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Forge Industrial Staffing, Inc. v. De La Fuente

October 16, 2006

FORGE INDUSTRIAL STAFFING, INC., PLAINTIFF,
v.
GEORGE DE LA FUENTE, AND IMPAQ SOLUTIONS, INC., DEFENDANTS.



The opinion of the court was delivered by: Judge Blanche M. Manning

MEMORANDUM AND ORDER

Plaintiff Forge Industrial Staffing, Inc. has brought suit against George De La Fuente and Impaq Solutions, Inc. alleging breach of fiduciary duty (Count I), breach of duty of loyalty (Count II), violation of the Computer Fraud and Abuse Act, 18 U.S.C. § 1030 (Count III), breach of contract (Count IV), and tortious interference against Impaq (Count V). De La Fuente and Impaq move to dismiss all counts under Fed. R. Civ. P. 12(b)(6). For the reasons stated below, the motion is denied.

I. Facts

For the purposes of this motion to dismiss, the court accepts all well-pleaded allegations as true.

Forge's business

Forge specializes in providing highly skilled, full-time, temporary industrial workers to its clients in the Midwest. Forge operates in Illinois, Indiana, Kentucky, Michigan, and Ohio with 150 employees and places thousands of temporary workers. According to Forge, the industry is highly competitive and Forge's profitability depends on numerous factors including its ability to provide customer service, identify and attract reliable and skilled industrial workers, provide creative pricing and benefit strategies, minimize injury and benefit costs, and obtain and maintain its customer relationships.

De La Fuente's employment at Forge

De La Fuente was hired by Forge in February 1998 as manager of support services and in early 2000 was promoted to director of operations. Forge alleges that this position was akin to an executive vice-president position at other companies. De La Fuente was one of five directors at the company. He reported directly to the president and had access to all aspects of Forge's business, including proprietary information, customer information, proposals, cost structures, and reports, among other things. Forge alleges that its proprietary and confidential information is valuable and takes reasonable steps to protect it, including, among other things, having employees (De La Fuente included) execute a Proprietary Interest Protection Agreement.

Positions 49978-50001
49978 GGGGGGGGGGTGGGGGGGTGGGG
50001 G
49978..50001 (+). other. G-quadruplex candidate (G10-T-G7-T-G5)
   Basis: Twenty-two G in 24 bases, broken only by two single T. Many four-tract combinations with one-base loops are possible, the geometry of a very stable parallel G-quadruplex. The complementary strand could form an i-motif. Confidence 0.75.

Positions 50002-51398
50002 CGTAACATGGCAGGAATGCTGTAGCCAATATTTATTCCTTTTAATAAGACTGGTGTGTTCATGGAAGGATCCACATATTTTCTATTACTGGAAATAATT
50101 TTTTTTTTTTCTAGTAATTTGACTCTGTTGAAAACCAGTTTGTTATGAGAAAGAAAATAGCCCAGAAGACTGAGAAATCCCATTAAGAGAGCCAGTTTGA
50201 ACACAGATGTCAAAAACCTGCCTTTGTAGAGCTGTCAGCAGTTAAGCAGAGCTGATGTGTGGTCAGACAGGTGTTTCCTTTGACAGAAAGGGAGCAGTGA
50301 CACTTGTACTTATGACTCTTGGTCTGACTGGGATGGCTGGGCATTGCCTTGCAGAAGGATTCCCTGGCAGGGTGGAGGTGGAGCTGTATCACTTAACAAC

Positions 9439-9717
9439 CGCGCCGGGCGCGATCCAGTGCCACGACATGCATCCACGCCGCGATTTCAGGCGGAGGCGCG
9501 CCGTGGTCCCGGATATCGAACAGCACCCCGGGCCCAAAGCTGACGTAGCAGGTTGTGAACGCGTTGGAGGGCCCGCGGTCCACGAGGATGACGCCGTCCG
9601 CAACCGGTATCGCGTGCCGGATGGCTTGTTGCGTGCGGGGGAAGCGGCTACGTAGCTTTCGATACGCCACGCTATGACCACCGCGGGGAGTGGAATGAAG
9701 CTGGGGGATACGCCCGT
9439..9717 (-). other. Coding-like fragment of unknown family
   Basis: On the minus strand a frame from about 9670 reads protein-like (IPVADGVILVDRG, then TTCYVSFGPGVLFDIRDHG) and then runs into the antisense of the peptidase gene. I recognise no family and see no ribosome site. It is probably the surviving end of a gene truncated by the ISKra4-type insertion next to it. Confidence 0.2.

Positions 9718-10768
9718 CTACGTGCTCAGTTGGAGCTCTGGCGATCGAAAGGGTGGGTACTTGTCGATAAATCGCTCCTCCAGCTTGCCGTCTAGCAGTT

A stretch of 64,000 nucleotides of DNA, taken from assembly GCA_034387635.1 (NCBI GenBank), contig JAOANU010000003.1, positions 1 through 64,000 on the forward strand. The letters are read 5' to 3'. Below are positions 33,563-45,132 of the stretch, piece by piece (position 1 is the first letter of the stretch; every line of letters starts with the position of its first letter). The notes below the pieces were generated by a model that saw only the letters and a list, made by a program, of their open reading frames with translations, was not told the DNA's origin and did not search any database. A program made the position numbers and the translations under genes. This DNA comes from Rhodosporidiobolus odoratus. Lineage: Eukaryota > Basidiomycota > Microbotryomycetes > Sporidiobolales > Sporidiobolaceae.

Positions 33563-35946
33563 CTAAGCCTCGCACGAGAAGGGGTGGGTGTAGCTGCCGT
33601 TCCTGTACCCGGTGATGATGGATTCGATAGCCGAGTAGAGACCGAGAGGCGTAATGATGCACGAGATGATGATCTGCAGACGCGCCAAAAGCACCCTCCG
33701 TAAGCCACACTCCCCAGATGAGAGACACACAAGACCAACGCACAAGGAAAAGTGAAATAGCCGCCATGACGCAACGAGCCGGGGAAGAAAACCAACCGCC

In early 2005, De La Fuente was moved to the director of risk management position "due to certain performance issues." In this role, De La Fuente still participated in directors' meetings, contributed to high level business initiatives, and continued to have access to information regarding all aspects of Forge's business.

Forge alleges that De Le Fuente's performance continued to suffer after he became the director of risk management and that when he was spoken to about his job functions, he indicated that he was going "to bring Forge down."

De La Fuente's use of computers

In all of his roles at Forge, De La Fuente used Forge's computer systems, which were linked across state lines and were used to make proposals to customers, monitor assignments at client sites, communicate with customers, and manage payment issues. Forge has a number of policies, procedures, and agreements that it uses to protect its confidential information and safeguard its customer relationships, among other things. De La Fuente was involved in the development of many of these policies and procedures.